(This article has been provided by an anonymous guest author)
People have countless reasons for initially getting clean and sober. Whether they’ve struggled with drug & alcohol addiction, gambling addiction, or whatever, the “thing” that finally gets them into recovery can be a singular thing or a multitude of things that ultimately add up to be one big thing. It honestly doesn’t matter. If it becomes the catalyst for their start in a new sober way of life then all the power to them!
Speaking for myself (I’m a guest writer and am not speaking on behalf of Billy Scheuers), my initial attempts at sobriety were entirely on the basis of getting back into my family’s good graces. As for me personally, I would have much preferred to continue along my path of smoking crack and using my parent’s money to fund that endeavor. Unfortunately, my parents were not on board with that plan.
My initial attempts at sobriety did not involve a formal intervention nor the services of any type of recovery coach, life coach, or anything of the like. I was living in Denver, CO and one day I came home from using drugs to find a plane ticket on the dining room table. And so began my official start in drug rehab.
Fast forward a few years and a few return trips to drug rehab. The reason being is that my first few attempts at sobriety were total BS. I had no desire to be there and no intention of staying sober once I left. However, as time went on I began to notice small shifts in my thinking.
Just a quick disclaimer: Though it has taken me multiple attempts in addiction treatment centers to attain sobriety, this has no bearing on how you or your loved one can or will achieve sobriety. Many people go to rehab once and simply get it. Conversely, many others don’t even go to a treatment center at all. In fact, many people get sober by way of hiring a sober coach or recovery coach. Point is, don’t take my initial sobriety story and make it your story.
Going back to my story; I had come to notice that my thinking was slowly shifting as I became more personally invested in my own recovery process. As I began to let go of the idea of using sobriety as a tool to get what I want, i.e., getting back into the parent’s will, and instead treated sobriety as a tool and a journey toward living a more truthful and fulfilling life, my views on living slowly evolved. I was now living within the evolution of my own recovery process, and it would likely continue as long as I remained vigilant in choosing to do the right things for the right reasons.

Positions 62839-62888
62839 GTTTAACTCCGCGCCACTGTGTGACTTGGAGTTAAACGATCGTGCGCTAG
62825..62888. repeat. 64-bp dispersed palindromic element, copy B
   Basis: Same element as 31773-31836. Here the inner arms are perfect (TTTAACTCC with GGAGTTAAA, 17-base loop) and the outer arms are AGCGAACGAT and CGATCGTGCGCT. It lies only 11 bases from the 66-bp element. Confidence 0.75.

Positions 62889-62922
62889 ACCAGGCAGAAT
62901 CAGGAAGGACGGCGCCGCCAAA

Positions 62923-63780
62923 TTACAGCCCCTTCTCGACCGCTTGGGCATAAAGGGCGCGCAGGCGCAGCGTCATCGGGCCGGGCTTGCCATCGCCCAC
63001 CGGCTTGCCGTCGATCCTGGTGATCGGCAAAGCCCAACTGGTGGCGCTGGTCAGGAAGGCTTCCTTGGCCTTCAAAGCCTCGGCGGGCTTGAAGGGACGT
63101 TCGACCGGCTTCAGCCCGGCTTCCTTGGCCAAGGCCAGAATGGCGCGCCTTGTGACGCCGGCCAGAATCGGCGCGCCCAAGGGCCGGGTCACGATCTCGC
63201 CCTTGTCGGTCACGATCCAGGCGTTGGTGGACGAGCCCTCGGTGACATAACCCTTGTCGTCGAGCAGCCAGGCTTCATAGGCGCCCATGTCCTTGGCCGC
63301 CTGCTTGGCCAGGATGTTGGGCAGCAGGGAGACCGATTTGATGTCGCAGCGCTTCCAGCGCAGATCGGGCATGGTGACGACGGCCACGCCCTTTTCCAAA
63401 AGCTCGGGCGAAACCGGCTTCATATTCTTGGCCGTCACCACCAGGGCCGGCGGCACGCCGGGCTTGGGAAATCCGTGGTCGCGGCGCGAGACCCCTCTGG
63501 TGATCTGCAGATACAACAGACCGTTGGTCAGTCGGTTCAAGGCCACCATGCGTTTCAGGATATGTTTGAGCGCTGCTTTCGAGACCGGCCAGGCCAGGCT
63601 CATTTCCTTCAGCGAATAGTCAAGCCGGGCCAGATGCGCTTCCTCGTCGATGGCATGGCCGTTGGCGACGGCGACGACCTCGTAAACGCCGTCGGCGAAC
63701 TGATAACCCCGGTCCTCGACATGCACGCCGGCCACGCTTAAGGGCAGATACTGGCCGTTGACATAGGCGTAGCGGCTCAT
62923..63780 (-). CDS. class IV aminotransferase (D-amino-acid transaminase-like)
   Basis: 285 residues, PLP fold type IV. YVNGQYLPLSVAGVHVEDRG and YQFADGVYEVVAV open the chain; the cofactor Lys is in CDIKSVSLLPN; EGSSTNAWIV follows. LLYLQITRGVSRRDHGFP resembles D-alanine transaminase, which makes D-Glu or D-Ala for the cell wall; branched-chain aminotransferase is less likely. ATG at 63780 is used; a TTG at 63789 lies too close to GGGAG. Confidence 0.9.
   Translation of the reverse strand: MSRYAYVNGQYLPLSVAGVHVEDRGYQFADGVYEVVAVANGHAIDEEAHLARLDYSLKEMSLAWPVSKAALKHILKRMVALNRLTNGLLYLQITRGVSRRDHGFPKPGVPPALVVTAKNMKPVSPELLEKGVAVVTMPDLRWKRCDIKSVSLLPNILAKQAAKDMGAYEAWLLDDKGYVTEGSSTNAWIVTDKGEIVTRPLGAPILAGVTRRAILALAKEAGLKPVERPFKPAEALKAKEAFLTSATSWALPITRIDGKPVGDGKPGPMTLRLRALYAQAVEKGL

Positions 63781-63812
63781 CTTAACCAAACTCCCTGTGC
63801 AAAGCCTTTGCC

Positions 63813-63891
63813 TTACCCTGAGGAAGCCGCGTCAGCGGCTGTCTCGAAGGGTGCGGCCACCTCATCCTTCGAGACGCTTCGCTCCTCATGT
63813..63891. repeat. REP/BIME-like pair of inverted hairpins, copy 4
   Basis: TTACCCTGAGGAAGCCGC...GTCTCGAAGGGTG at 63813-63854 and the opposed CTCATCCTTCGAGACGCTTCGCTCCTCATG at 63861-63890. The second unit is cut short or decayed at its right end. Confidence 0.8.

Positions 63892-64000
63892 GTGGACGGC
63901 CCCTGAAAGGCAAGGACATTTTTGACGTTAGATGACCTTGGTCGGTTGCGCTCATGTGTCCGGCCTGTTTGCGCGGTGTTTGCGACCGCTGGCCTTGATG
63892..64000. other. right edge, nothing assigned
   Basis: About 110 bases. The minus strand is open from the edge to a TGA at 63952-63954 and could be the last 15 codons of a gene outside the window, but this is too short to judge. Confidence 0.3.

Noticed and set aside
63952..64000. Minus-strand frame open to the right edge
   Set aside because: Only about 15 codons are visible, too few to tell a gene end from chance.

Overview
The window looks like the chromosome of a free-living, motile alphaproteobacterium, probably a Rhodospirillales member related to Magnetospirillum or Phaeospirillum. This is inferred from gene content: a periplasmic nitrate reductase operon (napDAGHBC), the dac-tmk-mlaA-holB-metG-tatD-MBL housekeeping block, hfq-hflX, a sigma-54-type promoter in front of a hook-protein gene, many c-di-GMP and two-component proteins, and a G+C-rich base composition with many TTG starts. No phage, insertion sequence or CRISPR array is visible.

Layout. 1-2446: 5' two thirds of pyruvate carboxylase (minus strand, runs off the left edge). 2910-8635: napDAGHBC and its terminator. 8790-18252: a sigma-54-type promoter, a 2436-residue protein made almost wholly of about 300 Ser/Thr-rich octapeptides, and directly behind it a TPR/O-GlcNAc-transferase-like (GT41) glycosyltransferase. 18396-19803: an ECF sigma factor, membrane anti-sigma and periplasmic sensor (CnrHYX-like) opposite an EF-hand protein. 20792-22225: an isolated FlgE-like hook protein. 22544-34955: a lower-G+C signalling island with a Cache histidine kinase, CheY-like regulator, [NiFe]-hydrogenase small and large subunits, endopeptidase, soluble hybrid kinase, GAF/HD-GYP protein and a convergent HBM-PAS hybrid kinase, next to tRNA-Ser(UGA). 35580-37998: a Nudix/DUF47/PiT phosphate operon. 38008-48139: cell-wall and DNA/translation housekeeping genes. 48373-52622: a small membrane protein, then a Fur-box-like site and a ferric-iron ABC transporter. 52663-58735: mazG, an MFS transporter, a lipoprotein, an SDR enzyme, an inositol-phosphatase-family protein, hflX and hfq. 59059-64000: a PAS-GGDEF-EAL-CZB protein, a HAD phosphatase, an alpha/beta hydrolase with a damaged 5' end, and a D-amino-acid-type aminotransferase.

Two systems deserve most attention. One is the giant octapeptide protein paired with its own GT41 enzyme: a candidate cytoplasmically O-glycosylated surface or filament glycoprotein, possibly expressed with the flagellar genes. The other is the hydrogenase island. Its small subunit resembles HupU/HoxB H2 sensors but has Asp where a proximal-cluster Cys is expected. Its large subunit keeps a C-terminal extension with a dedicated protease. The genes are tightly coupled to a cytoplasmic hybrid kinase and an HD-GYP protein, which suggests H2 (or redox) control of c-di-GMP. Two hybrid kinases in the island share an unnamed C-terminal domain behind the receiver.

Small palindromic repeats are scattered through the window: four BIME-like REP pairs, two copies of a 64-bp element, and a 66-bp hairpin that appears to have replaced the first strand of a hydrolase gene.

I had begun to come to terms with the mindset that financial and material success does not define a person. I had begun to find that doing nice things for others without any expectation of anything in return actually evoked good feelings within me as if I was making a difference in the world. And I had adopted the belief that it was incumbent upon me to put more good into the world, for two reasons. One, because it was important for me to be a good, contributing member of society. And two, as a way for me to try and make good on paying the world back for all the years of taking and stealing and lying and so forth.
The most profound evolution in my sobriety, however, has become my commitment to being there for my family. As my parents get older and rely on my brother and I to help them out, nothing will ever take priority over that. I caused my family, especially my parents, so many years of pain and I remain wholly driven to do all that I can to make up for it, however possible. It is so critically important to me that my parent’s remaining years be as joyful as possible. I come from a very close-knit family, and I must do all that I can to build on that and be there for them, always!
There is a caveat to this evolutionary process, however. It only occurs when there is a willingness for change. Now, this doesn’t have to be 100% willingness, but there has to be at least some. And one very effective method I have found when trying to move into a state of willingness is following other’s (people you trust) suggestions/instructions without trying to pick them apart or having a full understanding of it first. For instance, if your recovery coach tells you it is important to make your bed each morning. Rather than asking why or trying to pick apart the logic behind it, instead just trust he/she has your best interests in mind and simply do it, even though you don’t want to. That is called “contrary action” and it can be a very effective tool.
That is some insight into my own personal emotional & psychological evolution throughout the process of getting sober.
All the best 🙂